IoT related exposures are a new and developing area of risk. For risk managers, they are potentially a minefield without a map. The article is especially valuable for the checklist it includes to help a risk manager navigate this territory. The list includes a good deal of common sense advice, such as, "build privacy and security into devices and software at the outset and continuously look for and cure deficiencies," but it also reminds you to "securely dispose of data when no longer needed." A rigorous sunset process should be part of every data retention plan for IoT devices.

New inventions create new liabilities and thus new risk planning and retention requirements. In 1891, William James Lambert took his prototype one cylinder auto out for a spin in Ohio City, Ohio - and promptly hit a tree root, causing him to lose control and plow into a hitching post, thus creating auto liability. The IoT is no different.


The Workers' Compensation Research Institute (WCRI) has struck again; this time with a fascinating look at the radical differences in rates of litigation from state to state. A summary of the FlashReport appeared on and the full report is available at the WCRI website for members of the Institute.

The headline news in this report may startle you. The WCRI analyzed rates of litigation in 18 representative states across the US and found that the percentage of claims litigated in the most contentious states is more than three times the rate in the least contentious states. About 13 to 14% of claims with more than seven days of lost time went to litigation in Wisconsin and Texas while 49 to 52% went the litigation route in New Jersey and Illinois. The median rate was about 30%.<br/ >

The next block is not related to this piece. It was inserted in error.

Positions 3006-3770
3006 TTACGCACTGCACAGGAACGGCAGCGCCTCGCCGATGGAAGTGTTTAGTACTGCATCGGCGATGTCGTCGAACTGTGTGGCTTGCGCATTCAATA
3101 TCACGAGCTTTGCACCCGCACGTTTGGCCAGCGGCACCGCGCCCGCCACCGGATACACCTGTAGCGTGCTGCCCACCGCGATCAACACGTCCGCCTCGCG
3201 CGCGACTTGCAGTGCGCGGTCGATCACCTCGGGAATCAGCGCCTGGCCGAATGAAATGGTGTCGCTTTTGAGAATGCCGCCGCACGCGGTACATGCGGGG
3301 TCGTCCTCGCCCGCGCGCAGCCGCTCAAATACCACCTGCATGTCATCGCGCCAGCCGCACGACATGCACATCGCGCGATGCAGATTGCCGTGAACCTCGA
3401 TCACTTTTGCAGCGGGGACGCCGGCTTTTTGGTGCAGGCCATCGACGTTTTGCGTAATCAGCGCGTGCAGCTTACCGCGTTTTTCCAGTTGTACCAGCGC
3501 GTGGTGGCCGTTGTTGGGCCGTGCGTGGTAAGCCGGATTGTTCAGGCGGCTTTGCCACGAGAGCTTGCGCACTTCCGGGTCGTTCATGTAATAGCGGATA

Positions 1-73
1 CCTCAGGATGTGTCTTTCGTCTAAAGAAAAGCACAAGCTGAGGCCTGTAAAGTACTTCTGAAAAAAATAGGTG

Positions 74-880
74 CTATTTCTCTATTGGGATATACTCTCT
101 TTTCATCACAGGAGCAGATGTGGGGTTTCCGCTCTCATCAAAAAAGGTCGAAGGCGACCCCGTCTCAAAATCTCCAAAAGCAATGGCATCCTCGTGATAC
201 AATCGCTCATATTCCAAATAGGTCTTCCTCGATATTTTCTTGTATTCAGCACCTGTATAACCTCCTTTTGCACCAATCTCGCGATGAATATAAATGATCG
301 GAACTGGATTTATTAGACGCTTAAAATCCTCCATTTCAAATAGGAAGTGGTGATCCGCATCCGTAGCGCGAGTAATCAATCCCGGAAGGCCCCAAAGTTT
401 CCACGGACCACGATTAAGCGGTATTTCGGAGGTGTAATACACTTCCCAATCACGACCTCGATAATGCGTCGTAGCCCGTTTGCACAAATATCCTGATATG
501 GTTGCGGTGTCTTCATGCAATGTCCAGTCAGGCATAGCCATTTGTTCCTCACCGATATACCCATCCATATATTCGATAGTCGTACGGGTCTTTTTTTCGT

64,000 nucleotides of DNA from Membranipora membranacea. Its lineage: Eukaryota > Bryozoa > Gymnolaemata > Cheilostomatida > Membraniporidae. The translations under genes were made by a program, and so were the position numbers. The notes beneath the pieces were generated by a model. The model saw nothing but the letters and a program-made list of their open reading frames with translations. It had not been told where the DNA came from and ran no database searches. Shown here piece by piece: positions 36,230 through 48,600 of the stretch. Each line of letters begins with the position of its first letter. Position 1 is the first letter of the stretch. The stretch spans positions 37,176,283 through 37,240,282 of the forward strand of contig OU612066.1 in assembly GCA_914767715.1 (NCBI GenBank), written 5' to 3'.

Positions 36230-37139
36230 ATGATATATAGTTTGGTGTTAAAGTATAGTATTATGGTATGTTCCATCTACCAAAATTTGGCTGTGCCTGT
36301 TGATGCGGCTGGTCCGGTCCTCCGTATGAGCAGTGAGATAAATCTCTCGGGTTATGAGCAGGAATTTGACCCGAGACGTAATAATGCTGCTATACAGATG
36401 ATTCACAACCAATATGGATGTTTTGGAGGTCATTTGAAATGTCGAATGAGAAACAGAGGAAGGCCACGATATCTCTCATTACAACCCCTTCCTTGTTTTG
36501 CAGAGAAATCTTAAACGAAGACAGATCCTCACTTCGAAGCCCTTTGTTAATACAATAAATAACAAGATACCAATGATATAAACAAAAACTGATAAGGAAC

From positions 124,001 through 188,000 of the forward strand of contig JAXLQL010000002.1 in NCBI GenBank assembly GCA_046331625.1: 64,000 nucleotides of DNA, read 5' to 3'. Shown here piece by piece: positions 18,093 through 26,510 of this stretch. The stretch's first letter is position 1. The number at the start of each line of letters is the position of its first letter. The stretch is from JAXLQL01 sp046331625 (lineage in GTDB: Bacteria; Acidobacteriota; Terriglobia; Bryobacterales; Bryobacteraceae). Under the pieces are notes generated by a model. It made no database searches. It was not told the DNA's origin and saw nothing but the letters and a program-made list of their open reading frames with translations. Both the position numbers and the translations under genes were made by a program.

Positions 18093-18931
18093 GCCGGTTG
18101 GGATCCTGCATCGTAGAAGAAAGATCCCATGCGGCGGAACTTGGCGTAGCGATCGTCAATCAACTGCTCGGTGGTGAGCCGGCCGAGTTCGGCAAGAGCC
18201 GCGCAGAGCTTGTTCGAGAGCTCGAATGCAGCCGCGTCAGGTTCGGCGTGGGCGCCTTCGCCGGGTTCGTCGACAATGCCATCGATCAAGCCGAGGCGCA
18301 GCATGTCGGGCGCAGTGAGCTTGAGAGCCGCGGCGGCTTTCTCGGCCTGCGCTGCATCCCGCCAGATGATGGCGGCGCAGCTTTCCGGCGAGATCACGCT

Well, why doesn't this surprise you? Workers' compensation was designed to be a "no fault" benefit back in the days of the Grand Bargain a century ago. Why is this important? "This study helps inform policymakers and stakeholders about whether worker attorney involvement in their state is lower, near the middle, or higher relative to other states," said John Ruser, WCRI's president and CEO. "It also helps facilitate discussions about why workers' compensation systems vary in attorney involvement."

The FlashReport includes important details about litigation in each of the 18 states studied, so it also offers workers' comp program managers and risk managers an excellent opportunity to benchmark their litigation stats in those states. Litigated claims are expensive claims. Are you going to court too often relative to a given state? If so, are there possible remedies, better claim practices or better management of your relationship with your injured workers? Litigation is a most unfortunate outlier for all parties, except the plaintiff's bar. Could you be doing more to promote win/win claim resolutions?